Ellagitannin - Cancerís Natural Enemy

THE NUMBERS

  • Each day, your own body produces a few hundred to nearly 10,000 cancerous cells as part of normal metabolism
  • Ellagitannins occur naturally in 46 different foods, but the highest natural content is found in red raspberries
  • Every 45 seconds, an American dies from cancer
  • Today, people are exposed to more toxins in 15 minutes than their grandparents were in their entire lifetimes

IT'S A CELL'S LIFE

We begin life as a single cell -- that's something we learned all the way back in grade school. The amazing thing about our bodies is that from that single cell, an entire person is formed, eventually composed of some 76 trillion cells. The single cell we start as divides and differentiates, and the result is a fully formed and functional human being.

Once our tissues have matured, there is a normal process in cell division -- called apoptosis, or natural cell death - that maintains them in a healthy, normal state. When a cell divides, the replicating cell dies off, and the new cell takes over its functioning. It usually happens like clockwork.

However, there are many cells in our bodies, produced each day as a part of normal metabolism, that don't follow this natural process of apoptosis. These cells don't die off as they replicate. Instead, they continue dividing and multiplying, like an algebraic nightmare. These are cancer cells. They are cells multiplying out of control, and when they reach a critical mass, they are identifiable as a tumor.

But it's not just normal metabolism that can create this renegade cell proliferation. Each day we breathe, eat, drink, and come in contact with numerous toxic substances that have the power to actually alter our cellular DNA, mutating normal cells into cancerous ones. Our immune systems are designed to eliminate the abnormal cells, but the very environmental factors that cause their excess production typically also impair immune functioning.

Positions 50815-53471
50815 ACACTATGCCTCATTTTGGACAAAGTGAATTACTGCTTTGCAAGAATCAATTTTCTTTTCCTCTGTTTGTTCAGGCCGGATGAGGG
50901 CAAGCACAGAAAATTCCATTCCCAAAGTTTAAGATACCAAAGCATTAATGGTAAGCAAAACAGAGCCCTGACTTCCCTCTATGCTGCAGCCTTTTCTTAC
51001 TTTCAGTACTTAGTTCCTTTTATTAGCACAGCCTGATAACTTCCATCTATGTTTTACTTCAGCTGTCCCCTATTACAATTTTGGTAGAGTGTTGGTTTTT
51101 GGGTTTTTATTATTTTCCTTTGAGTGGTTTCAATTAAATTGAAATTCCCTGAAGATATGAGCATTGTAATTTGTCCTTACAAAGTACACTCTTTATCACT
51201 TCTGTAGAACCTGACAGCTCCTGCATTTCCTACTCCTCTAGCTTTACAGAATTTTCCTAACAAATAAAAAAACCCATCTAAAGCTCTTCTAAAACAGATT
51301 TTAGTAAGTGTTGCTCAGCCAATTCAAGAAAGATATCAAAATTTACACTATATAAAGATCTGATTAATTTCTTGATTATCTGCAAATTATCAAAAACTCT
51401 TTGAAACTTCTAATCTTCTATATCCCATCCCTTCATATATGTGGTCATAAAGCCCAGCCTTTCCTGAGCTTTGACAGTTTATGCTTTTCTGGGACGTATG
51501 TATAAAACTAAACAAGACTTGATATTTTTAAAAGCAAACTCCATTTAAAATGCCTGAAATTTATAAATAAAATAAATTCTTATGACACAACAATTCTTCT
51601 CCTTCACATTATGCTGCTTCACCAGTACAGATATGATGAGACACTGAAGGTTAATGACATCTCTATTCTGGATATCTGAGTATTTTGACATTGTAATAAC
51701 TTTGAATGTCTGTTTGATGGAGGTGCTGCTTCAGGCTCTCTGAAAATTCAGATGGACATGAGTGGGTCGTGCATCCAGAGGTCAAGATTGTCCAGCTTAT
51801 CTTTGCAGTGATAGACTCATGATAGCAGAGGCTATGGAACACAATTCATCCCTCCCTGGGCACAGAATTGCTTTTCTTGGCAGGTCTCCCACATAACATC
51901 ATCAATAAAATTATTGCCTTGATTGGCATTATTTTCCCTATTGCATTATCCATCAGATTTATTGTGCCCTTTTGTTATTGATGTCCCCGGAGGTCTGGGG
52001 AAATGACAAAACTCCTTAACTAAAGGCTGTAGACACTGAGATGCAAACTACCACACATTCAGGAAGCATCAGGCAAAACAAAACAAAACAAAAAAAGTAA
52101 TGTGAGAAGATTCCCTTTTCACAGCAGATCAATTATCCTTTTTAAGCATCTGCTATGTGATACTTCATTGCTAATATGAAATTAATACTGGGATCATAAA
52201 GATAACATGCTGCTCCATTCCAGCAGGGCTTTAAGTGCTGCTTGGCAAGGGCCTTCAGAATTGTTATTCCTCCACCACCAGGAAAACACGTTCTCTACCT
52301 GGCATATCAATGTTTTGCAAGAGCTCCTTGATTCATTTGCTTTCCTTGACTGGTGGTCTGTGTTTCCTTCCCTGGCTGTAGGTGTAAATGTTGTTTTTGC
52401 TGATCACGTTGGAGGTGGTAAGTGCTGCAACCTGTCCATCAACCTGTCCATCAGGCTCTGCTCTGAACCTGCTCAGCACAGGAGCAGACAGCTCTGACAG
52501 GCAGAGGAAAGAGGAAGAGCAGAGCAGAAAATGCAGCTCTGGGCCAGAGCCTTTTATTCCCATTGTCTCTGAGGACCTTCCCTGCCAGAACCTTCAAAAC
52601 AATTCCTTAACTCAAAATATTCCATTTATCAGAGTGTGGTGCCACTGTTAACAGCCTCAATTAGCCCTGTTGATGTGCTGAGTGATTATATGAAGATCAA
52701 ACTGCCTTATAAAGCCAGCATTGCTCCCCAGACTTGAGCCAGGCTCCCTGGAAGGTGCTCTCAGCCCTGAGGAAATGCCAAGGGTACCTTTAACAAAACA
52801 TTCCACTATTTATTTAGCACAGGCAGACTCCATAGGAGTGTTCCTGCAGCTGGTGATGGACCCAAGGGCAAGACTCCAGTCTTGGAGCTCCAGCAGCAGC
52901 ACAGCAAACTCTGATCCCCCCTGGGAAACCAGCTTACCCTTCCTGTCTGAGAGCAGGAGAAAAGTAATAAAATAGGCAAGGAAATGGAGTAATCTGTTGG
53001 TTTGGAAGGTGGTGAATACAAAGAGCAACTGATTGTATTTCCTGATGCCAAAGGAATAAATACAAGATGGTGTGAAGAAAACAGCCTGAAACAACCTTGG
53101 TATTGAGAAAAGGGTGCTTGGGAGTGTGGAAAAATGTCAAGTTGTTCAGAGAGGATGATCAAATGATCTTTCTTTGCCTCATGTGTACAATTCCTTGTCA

It certainly sounds like a recipe for health disaster. But then, like some superhero coming to save the day, a wonder-working phenolic compound, a constituent of the ellagitannins found in common fruits and nuts, enters the picture. It's called Ellagic Acid, and it can be a formidable opponent to the production and proliferation of cancerous cells.

HOW CAN YOU MEND A BROKEN CELL PROCESS?

Ellagic acid helps stop cancer cell proliferation in two primary ways. One way is through a process called G-Arrest. Basically, G-Arrest means that ellagic acid stops cancer cells from mutating and reproducing in the first place. In tests conducted by the Hollings Cancer Institute at the University of South Carolina, GArrest began in 72 hours in both breast and cervical cancer cells exposed to ellagic acid.

The other way ellagic acid impedes cancer cell growth is that it simply sends the cancer cells a message to follow the natural apoptosis process and kill themselves after replicating. Other studies show that ellagic acid may help prevent the development of cancer in cells infected with the human papilloma virus, which has been particularly linked to cervical cancer.